Making “the jump” almost always means making a series of jumps; a series of cascading, increasingly bigger hops until you’re finally off the ledge. Over the next few months, Zoe Hamilton and I are going to be talking about the many jumps in making our first feature-length film, knowing that they all add up to one final, big jump.
Zoe and I met each other in Hyderabad, India. We had both been living in India (I in Hyderabad, Zoe in Bangalore) for a year at this point, and were paired up by my boss to do some research on women’s health in the northern state of Uttarakhand. That research, and our immediate friendship, resulted in the creation of a production company, Goat Tree Productions, and a short documentary about the coercive practice of female sterilization in India. This was in 2014 -- we have since been deeply devoted to getting this underreported topic into the media, and to getting Indian women’s voices properly represented when it comes to their reproductive rights.
Since producing the short documentary, Zoe and I resumed normal working life for a bit. She moved to London, getting her masters in development at the London School of Economics, and now works as a writer and researcher; I moved to New York and now work as a freelance documentary producer and editor. We’re happy, but we haven’t been able to rid ourselves of this itch, this feeling that our short doc wasn’t enough, and that we have unfinished business.
And then, last year, Prime Minister Modi announced that the government would relinquish its decades old reliance on female sterilization as its primary form of birth control, and instead focus its attention on a new method: injectable birth control (DMPA, marketed as Depo-Provera). We initially thought, “great!” until we did a bit more research and realized this was not necessarily a positive development-- DMPA has been highly criticized for years by the WHO and other organizations for its dangerous side effects, including but not limited to increased risk of HIV transmission. If women were given full information about these side effects, the drug still has the potential to offer women more options, and more control over their bodies. But from what we witnessed on the ground in Uttarakhand, women are rarely given comprehensive information about all of their options and the pros/cons of each. If the Indian government says health workers should be promoting one method over another, those health workers will make sure women choose that method. What is advertised as “choice” ends up being government-mandated.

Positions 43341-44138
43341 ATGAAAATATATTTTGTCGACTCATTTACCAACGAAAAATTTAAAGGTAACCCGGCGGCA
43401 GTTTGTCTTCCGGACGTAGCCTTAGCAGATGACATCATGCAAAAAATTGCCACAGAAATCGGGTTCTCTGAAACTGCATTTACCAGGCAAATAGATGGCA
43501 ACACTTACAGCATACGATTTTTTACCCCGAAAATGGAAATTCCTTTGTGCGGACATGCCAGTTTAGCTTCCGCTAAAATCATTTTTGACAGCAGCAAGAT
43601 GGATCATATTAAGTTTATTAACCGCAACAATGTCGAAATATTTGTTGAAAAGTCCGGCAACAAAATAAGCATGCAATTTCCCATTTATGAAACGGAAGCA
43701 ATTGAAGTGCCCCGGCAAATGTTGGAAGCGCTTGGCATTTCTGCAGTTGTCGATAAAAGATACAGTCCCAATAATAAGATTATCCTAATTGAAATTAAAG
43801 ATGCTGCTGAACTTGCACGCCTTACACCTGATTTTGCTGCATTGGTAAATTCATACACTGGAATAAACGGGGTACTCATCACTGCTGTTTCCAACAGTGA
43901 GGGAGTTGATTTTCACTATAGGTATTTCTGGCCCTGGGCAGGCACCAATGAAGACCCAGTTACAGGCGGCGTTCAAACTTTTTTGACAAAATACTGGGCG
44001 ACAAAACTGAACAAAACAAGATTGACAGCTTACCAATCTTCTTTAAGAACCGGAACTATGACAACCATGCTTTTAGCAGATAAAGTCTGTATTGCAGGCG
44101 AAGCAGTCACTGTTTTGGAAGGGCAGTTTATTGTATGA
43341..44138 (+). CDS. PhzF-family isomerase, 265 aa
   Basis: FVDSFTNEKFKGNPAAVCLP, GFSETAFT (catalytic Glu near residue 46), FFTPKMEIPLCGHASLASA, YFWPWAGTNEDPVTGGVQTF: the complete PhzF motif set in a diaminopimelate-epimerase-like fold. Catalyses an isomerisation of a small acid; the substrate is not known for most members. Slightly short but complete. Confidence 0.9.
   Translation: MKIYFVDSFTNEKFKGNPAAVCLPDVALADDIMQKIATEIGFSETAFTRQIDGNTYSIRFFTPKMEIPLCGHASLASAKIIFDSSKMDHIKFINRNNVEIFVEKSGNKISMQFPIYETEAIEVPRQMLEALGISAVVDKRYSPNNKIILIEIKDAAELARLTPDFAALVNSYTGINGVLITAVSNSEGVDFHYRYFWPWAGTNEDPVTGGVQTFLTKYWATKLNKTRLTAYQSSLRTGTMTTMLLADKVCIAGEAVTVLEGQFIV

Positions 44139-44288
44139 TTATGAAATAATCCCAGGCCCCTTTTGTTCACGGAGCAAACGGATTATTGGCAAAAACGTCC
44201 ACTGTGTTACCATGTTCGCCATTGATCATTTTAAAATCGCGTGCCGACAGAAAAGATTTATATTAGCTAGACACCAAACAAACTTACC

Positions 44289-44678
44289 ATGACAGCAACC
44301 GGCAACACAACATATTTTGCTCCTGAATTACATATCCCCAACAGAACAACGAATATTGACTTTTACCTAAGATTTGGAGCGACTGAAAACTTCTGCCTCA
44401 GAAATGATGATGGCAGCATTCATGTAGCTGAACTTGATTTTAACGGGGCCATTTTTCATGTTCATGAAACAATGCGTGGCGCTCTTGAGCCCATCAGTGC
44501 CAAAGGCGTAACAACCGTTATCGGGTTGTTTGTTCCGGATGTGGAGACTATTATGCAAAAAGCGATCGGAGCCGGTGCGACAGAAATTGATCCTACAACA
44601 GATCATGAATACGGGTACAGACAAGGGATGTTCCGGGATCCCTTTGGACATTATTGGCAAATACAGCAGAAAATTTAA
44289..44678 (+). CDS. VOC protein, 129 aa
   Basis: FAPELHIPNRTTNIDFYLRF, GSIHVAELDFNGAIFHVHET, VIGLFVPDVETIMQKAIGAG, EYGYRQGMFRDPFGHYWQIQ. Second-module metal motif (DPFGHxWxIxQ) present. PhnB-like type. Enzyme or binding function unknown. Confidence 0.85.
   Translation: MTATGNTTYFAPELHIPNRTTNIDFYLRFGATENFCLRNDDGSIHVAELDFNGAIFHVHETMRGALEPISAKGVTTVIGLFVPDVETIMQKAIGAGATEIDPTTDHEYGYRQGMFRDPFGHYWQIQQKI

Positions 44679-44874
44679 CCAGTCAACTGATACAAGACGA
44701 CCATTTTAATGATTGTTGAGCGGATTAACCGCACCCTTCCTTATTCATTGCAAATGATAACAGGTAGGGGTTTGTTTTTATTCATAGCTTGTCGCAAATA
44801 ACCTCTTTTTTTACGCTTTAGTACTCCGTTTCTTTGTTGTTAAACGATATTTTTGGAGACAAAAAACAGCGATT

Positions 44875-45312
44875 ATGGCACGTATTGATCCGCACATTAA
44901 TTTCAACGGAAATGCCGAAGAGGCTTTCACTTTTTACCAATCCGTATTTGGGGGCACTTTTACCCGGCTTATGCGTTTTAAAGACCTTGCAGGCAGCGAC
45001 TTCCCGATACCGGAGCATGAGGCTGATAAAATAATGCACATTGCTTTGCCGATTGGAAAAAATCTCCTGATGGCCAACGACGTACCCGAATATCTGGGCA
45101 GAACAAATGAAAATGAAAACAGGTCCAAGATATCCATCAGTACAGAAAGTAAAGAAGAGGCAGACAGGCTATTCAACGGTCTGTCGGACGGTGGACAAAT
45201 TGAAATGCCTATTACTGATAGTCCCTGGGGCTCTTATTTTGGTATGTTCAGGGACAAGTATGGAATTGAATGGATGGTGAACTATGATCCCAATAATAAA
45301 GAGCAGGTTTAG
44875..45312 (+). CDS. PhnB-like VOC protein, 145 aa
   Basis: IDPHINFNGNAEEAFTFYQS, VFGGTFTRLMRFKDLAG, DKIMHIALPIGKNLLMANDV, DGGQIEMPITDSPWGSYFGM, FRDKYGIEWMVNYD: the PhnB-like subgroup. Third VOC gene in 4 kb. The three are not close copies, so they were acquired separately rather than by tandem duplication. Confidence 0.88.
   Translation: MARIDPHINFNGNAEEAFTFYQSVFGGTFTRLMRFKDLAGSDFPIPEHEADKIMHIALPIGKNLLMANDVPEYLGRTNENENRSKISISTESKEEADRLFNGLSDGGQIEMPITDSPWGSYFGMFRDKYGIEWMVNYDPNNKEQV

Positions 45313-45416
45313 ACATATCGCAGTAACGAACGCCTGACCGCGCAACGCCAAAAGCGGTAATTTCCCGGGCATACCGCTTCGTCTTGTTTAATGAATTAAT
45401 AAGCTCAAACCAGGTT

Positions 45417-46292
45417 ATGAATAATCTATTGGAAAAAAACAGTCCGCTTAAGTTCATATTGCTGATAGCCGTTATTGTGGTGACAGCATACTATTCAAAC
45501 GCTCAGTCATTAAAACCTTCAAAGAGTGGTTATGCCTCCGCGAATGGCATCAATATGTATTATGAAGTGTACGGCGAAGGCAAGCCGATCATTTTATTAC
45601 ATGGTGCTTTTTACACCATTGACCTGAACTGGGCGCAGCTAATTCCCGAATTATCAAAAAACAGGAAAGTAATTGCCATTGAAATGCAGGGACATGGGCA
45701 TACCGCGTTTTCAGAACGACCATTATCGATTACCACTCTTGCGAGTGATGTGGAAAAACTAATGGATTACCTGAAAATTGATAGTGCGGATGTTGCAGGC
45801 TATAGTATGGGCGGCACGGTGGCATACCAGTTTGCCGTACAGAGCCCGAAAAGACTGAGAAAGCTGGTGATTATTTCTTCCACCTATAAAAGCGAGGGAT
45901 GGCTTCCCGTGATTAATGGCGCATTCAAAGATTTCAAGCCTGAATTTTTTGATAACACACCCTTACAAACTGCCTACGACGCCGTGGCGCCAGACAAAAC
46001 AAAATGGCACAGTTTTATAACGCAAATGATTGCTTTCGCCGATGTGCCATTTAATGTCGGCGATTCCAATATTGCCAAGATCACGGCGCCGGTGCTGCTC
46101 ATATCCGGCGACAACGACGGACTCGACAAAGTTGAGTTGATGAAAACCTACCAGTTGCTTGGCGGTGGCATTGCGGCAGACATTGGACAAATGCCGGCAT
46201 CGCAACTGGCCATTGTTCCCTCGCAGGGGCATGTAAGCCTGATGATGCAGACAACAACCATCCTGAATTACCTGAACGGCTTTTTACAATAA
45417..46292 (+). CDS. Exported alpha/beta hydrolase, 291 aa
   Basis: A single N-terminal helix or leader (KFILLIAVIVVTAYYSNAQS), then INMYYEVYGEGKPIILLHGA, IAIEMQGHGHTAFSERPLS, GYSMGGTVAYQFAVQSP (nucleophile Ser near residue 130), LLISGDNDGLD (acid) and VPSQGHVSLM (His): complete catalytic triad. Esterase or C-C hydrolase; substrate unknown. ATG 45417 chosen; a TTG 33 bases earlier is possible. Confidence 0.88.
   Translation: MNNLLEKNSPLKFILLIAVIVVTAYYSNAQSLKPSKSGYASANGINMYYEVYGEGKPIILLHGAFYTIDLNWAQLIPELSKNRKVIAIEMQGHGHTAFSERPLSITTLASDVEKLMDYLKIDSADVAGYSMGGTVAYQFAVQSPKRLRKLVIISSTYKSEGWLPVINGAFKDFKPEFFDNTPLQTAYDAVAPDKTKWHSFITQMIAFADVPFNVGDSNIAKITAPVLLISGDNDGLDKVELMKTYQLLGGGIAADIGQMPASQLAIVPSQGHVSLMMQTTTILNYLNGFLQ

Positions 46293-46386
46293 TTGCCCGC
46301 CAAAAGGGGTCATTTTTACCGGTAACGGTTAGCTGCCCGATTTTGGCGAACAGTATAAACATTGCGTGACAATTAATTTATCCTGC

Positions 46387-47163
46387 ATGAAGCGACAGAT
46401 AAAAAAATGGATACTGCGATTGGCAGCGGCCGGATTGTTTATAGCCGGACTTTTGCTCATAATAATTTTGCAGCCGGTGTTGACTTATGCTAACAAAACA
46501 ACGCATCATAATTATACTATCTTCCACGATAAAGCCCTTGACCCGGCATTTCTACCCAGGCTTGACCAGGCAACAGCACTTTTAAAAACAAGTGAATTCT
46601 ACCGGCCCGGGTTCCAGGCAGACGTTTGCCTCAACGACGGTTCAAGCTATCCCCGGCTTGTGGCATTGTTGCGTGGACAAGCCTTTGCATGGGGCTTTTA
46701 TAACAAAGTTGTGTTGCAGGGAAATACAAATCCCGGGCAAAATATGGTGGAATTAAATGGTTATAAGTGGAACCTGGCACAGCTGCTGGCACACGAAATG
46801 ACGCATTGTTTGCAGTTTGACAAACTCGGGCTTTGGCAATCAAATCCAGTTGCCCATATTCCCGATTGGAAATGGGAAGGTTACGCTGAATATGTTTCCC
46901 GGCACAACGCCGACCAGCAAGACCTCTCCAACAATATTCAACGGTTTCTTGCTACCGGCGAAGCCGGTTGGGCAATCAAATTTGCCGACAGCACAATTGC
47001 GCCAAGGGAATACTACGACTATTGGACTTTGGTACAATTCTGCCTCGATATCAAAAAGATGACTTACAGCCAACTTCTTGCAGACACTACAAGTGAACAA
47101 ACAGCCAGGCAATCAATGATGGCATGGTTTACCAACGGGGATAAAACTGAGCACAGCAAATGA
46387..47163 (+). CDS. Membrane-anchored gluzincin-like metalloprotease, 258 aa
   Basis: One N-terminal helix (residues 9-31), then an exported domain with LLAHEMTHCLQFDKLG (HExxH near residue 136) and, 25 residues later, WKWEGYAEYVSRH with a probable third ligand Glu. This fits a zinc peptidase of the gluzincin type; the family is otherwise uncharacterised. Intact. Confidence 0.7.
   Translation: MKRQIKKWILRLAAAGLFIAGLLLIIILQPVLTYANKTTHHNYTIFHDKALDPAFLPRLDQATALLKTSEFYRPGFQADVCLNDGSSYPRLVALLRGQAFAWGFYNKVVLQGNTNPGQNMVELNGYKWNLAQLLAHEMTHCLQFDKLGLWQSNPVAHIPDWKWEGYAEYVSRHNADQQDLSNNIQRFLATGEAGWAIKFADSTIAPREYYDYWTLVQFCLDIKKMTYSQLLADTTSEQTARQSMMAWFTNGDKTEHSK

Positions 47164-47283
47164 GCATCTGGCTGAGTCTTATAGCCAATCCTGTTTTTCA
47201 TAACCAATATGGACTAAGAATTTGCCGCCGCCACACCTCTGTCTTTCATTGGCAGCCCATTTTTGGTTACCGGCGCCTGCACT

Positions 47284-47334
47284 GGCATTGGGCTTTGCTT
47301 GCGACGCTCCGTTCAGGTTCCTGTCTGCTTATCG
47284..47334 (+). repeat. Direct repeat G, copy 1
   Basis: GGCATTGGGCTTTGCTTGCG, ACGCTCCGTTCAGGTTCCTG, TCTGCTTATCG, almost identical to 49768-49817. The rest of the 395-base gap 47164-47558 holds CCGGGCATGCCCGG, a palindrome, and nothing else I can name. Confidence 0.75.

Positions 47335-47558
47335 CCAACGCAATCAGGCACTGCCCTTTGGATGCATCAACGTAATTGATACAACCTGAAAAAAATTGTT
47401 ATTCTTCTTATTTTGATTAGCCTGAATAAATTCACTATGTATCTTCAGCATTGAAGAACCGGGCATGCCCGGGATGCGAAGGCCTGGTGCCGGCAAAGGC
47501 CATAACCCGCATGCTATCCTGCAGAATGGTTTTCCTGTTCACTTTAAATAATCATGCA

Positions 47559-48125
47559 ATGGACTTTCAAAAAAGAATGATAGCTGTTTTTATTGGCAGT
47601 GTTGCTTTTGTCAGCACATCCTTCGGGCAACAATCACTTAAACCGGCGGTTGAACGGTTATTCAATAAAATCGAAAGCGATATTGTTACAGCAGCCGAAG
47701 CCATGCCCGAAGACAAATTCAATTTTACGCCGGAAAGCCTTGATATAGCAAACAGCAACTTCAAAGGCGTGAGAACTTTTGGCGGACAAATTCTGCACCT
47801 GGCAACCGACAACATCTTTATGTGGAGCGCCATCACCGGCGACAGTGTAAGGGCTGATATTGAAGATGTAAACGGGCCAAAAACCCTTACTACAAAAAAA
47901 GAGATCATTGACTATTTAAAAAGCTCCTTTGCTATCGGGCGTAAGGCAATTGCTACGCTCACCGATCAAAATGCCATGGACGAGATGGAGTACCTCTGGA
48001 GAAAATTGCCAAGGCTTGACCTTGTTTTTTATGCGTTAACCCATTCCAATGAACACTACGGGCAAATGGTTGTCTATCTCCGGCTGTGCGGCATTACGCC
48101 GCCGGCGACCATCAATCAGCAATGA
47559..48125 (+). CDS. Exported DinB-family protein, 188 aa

That was it. We knew we had to go back. Our short documentary didn’t even begin to explore all the issues surrounding reproductive rights in India, and that was weighing on us. So we made our very first jump: we decided to return to India, to make a feature-length documentary.
We’re happy to be posting regularly for When to Jump; follow us here over the next few months on our journey towards making this film, as we figure out exactly what it will take to make this jump. Stay tuned!